The situation with 1955 and newer Chevy station wagons that are supposedly sedan deliveries is that sedan delivery rear doors are a simple swap for a station wagon and vise versa. It’s possible to find a legitimate sedan delivery that for the lack of a good rear door, used a station wagon tailgate/liftgate as a replacement.

The sedan delivery or station wagon issue isn’t a big deal, since we’ve only seen modified conversions. We’ve never seen anyone try to pass off a stock 150 Handyman wagon as a sedan delivery.


The last full-size Chevy sedan delivery was produced in 1960 (the Vega Panel Express is considered a compact car). The end of sedan delivery production coincided with the lack of a 2-door station wagon in 1961. The 2-door base model station wagon did return in 1964 and 1965 as the Chevelle 300, but a minimal market didn’t warrant building sedan deliveries anymore.

After businesses quit using sedan deliveries many of the remaining ones found their way into the hands of hot rodders and drag racers. Their low production numbers, unique styling, and practicality made them sort of a cult car with 1970s hot rodders. This era was also the acme of the custom van craze, so maybe sedan deliveries were a way for hot rodders to be part of the van scene.

Tri-five sedan deliveries found favor with drag racers competing in the Stock Eliminator and Modified Production classes. The extra metal over the rear half of the vehicle aided traction. Creative interpretation of the rulebooks put some potent small-blocks into sedan deliveries that likely came from the factory with base horsepower six-cylinder engines. These cars often featured 4-speed Hydramatic transmissions.

Other drag racers liked sedan deliveries for push trucks. They could carry a few essential tools to the starting line and be painted to match the racecars.


Sedan delivery popularity seems to ebb and flow. There are always the hardcore enthusiasts and the businessmen that build deliveries as a company write-off, but for the most part sedan delivery popularity is presently a little soft. The softest segment seems to be the 1930s-1940s sedan deliveries. Pre-1946 Chevy sedan deliveries are quite rare, but prices don’t seem to reflect their rarity.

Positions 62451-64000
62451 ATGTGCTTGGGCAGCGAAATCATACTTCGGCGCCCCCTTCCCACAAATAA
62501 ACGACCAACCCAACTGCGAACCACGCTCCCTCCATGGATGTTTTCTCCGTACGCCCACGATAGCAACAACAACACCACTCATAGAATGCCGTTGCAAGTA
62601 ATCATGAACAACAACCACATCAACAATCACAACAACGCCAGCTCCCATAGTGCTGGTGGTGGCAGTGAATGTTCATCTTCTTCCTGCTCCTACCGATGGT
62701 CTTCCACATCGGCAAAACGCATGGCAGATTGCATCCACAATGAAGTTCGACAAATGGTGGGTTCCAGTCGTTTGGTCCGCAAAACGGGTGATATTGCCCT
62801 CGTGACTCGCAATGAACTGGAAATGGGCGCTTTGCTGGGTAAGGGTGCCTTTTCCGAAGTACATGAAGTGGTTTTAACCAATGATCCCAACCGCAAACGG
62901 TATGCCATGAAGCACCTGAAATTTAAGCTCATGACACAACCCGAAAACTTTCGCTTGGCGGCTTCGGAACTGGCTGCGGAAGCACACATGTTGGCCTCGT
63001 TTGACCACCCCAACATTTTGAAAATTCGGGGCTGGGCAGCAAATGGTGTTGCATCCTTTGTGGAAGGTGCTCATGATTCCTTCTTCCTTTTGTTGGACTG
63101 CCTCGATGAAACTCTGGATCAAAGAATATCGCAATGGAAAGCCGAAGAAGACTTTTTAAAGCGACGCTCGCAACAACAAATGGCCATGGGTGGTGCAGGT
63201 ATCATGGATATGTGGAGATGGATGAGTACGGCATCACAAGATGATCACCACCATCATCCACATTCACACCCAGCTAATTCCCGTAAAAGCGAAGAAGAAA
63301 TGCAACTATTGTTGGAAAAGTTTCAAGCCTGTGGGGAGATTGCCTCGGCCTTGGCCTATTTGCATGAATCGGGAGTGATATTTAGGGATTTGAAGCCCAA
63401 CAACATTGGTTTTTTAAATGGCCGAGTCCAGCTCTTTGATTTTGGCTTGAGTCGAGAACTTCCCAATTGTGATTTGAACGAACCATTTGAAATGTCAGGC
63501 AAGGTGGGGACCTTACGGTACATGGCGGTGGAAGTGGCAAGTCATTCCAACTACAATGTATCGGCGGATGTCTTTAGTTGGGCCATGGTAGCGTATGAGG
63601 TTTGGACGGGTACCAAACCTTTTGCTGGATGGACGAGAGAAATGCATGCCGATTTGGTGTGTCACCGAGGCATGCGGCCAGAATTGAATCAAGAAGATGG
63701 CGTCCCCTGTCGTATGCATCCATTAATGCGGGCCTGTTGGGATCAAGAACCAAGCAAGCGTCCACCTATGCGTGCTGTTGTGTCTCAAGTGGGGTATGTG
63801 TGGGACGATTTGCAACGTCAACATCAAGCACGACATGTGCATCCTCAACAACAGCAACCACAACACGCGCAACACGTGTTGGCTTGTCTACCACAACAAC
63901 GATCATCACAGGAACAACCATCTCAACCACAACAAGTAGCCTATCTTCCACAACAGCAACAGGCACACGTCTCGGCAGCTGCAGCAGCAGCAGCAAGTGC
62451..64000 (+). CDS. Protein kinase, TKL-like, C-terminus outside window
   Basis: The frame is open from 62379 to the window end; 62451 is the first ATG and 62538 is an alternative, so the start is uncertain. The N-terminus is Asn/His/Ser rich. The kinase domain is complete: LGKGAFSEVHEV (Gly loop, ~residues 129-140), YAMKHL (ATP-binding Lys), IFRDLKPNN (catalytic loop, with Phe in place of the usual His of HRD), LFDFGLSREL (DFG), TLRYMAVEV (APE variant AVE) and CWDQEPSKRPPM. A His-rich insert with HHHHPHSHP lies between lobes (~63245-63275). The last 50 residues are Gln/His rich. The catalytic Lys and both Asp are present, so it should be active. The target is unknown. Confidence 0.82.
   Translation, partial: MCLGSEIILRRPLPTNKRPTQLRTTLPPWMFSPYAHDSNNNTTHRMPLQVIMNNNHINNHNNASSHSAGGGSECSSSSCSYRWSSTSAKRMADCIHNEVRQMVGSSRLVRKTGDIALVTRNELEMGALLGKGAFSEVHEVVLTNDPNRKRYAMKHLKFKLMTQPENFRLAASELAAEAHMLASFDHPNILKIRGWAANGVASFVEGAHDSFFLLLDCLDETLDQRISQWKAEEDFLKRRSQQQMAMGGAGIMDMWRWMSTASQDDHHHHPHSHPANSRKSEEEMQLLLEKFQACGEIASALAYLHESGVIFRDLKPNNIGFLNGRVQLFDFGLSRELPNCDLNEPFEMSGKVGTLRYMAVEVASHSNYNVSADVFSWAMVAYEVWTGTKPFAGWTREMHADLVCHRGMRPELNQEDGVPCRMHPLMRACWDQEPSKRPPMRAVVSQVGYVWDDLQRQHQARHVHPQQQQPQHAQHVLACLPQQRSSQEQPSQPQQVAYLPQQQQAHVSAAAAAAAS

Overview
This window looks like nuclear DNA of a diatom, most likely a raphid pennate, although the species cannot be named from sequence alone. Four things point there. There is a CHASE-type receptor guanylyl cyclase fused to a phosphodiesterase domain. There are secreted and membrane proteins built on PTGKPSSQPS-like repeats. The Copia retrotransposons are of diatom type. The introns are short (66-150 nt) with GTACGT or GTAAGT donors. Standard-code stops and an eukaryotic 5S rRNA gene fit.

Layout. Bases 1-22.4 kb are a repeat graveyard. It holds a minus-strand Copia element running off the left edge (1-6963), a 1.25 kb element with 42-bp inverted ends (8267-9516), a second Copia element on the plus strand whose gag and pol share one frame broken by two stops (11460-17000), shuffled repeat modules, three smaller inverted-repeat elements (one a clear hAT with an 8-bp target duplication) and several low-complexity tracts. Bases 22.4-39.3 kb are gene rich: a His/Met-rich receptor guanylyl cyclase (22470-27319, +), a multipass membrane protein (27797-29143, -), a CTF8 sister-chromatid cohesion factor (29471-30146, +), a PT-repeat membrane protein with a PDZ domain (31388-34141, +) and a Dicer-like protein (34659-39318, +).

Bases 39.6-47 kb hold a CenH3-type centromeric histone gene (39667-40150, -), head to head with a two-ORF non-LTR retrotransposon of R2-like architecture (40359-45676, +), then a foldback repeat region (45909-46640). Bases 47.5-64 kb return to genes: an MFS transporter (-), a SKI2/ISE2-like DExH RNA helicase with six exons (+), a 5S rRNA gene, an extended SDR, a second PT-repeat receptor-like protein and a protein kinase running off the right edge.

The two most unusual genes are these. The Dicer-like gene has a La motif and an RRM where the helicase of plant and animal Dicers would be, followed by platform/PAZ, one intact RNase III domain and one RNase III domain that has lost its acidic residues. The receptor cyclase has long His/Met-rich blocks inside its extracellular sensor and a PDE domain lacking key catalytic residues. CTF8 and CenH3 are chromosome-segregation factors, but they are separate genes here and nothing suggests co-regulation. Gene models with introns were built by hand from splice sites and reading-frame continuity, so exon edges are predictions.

Easily the kings of the Chevy sedan delivery world are the ’55-’57 models. Just like the rest of the tri-five lineup it’s tough to go wrong with a ’55-’57 Chevy regardless of body style. Of the three years we’d rank their popularity order as ’57, ’55 and ’56.

Three other years of Chevy sedan deliveries that have gone up in popularity are the last three years–’58, ’59 and ’60. Their popularity increase seems to parallel the other ’58-’60 body styles. The three models have the most unique and most complex rear doors, which makes rear door condition a pivotal factor in determining prices.

Modified sedan deliveries far outnumber restored ones. All the custom touches that are in vogue with 1950s Chevys apply to the sedan deliveries. That means ground-scraping stances, big wheels and tires, modern fuel-injected engines, overdrive automatic transmissions, flawless bodywork and beautiful paint.


Chevy sedan delivery problems are the same as other body styles of the same vintage. The only major exception is the rear door. Rear door condition is the most problematic for ’58-’60 sedan deliveries. Other body series had good interchangeability among the years (e.g. 1946-1948, 1949-1952, 1955-1957). 1948 and older sedan deliveries have unique rear bumpers with recessed center sections for improved rear door access.

Pre-1949 Chevy sedan deliveries had more woodwork in the cargo area. New wood can be fashioned as long as the original pieces are intact enough to serve as a pattern. Floors were generally wood but that isn’t difficult to replace. More important is the condition of the various rear compartment trim items. True sedan delivery seats are different from passenger cars (like oversized bucket seats), but that isn’t much of a concern with modified cars.

It’s not uncommon (especially with ’57 Chevys) to find vehicles that have had their trim levels upgraded. Sedan deliveries were based on the least expensive sedans or station wagons in that year’s lineup. As such, chrome or stainless trim was minimal. Adding stainless windshield trim is very common and looks much better than the plain 150 series rubber gasket. Chevy never made Bel Air (or even 210) ’57 sedan deliveries, but that hasn’t stopped lots of builders from adding deluxe side trim.